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# Therapeutic administration of Tregitope-Human Albumin Fusion with Insulin Peptides to promote Antigen-Specific Adaptive Tolerance Induction

## Abstract

Type 1 Diabetes (T1D) is an autoimmune disease that is associated with effector T cell (Teff) destruction of insulin-producing pancreatic beta-islet cells. Among the therapies being evaluated for T1D is the restoration of regulatory T cell (Treg) activity, specifically directed toward down-modulation of beta-islet antigen-specific T effector cells. This is also known as antigen-specific adaptive tolerance induction for T1D (T1D ASATI). Tregitopes (T regulatory cell epitopes) are natural T cell epitopes derived from immunoglobulin G (IgG) that were identified in 2008 and have been evaluated in several autoimmune disease models. In the T1D ASATI studies presented here, Tregitope peptides were administered to non-obese diabetic (NOD) mice at the onset of diabetes within two clinically-relevant delivery systems (liposomes and in human serum albumin [HSA]-fusion products) in combination with preproinsulin (PPI) target antigen peptides. The combination of Tregitope-albumin fusions and PPI peptides reduced the incidence of severe diabetes and reversed mild diabetes, over 49 days of treatment and observation. Combining HSA-Tregitope fusions with PPI peptides is a promising ASATI approach for therapy of T1D.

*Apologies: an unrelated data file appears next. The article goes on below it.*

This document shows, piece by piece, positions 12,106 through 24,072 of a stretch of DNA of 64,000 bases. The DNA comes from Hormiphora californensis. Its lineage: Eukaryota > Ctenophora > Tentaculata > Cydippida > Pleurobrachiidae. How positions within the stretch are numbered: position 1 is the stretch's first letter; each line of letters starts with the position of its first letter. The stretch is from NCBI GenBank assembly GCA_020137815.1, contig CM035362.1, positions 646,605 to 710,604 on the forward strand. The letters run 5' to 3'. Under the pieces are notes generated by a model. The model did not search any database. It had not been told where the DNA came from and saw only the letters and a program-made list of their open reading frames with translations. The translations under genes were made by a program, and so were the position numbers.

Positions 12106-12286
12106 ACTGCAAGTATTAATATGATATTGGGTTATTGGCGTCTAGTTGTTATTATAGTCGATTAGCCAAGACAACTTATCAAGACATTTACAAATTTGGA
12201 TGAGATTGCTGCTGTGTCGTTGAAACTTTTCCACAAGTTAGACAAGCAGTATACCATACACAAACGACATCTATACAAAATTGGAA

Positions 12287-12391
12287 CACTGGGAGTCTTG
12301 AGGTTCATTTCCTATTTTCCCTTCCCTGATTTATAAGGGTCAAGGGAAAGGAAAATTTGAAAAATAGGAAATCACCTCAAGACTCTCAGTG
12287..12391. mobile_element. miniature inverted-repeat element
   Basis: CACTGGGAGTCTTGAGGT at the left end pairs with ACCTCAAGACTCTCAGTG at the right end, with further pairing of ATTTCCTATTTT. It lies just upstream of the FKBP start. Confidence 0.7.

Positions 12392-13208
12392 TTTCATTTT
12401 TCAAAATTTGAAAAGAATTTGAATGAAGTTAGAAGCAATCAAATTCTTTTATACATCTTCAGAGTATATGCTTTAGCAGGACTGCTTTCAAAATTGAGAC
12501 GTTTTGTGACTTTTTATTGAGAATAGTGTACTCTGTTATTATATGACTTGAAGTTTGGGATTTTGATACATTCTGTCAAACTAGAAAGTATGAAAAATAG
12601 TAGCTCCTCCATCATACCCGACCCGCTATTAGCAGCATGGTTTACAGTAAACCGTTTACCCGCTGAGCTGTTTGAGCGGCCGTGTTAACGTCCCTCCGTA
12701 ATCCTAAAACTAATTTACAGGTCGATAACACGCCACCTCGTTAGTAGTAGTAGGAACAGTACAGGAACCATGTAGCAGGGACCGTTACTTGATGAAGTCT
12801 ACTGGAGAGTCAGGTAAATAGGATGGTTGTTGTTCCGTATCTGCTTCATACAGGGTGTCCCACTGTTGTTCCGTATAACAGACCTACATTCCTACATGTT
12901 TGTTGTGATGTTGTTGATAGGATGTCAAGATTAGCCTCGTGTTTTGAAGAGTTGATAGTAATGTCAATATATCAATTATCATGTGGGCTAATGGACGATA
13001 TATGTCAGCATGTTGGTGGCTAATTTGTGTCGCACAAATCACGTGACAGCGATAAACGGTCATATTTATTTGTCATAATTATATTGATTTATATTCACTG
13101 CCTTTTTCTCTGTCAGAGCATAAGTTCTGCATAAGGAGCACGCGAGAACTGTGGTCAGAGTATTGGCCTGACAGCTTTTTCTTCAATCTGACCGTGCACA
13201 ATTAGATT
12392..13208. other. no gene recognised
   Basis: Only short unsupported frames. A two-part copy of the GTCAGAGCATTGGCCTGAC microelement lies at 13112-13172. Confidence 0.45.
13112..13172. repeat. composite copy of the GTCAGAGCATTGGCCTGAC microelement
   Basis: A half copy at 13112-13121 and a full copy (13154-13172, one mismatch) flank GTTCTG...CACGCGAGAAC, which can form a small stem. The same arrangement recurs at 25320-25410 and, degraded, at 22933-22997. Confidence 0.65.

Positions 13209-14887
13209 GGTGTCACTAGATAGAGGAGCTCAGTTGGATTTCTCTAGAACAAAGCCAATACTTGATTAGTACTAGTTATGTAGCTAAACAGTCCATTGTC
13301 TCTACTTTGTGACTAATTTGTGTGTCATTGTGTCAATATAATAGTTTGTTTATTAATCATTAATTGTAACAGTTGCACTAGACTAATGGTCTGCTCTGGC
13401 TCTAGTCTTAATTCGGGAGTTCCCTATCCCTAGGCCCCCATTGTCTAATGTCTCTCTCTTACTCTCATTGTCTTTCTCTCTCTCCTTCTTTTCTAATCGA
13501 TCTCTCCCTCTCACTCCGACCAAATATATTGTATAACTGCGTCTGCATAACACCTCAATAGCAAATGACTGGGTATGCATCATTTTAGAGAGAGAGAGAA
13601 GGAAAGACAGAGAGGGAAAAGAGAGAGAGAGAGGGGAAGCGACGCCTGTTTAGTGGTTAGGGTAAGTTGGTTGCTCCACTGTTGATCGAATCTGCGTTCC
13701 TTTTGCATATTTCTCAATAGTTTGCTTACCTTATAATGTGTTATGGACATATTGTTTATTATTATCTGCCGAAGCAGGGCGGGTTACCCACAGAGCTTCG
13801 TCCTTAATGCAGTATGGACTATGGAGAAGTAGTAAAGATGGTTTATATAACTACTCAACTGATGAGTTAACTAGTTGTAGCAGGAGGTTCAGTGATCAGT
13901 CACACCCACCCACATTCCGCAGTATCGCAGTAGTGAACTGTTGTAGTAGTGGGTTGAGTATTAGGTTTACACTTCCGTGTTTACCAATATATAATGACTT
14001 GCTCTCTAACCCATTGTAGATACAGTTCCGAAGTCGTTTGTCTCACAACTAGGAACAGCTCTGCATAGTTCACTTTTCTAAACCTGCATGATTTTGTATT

## Introduction

Type 1 Diabetes (T1D) is an autoimmune disease that is associated with effector T cell (Teff) destruction of insulin-producing pancreatic beta-islet cells. In non-diabetics, these self-reactive T cells are deleted during thymic development, rendered anergic, or converted into natural regulatory T cells (Tregs) that suppress autoimmune responses. In T1D, for reasons that are not well understood, these regulatory mechanisms fail, with the resultant destruction of beta-islet cells, insulin deficiency, and glucose intolerance. Among the therapies being evaluated for T1D is the restoration of Treg activity, specifically directed toward down-modulation of beta-islet antigen-specific T effector cells.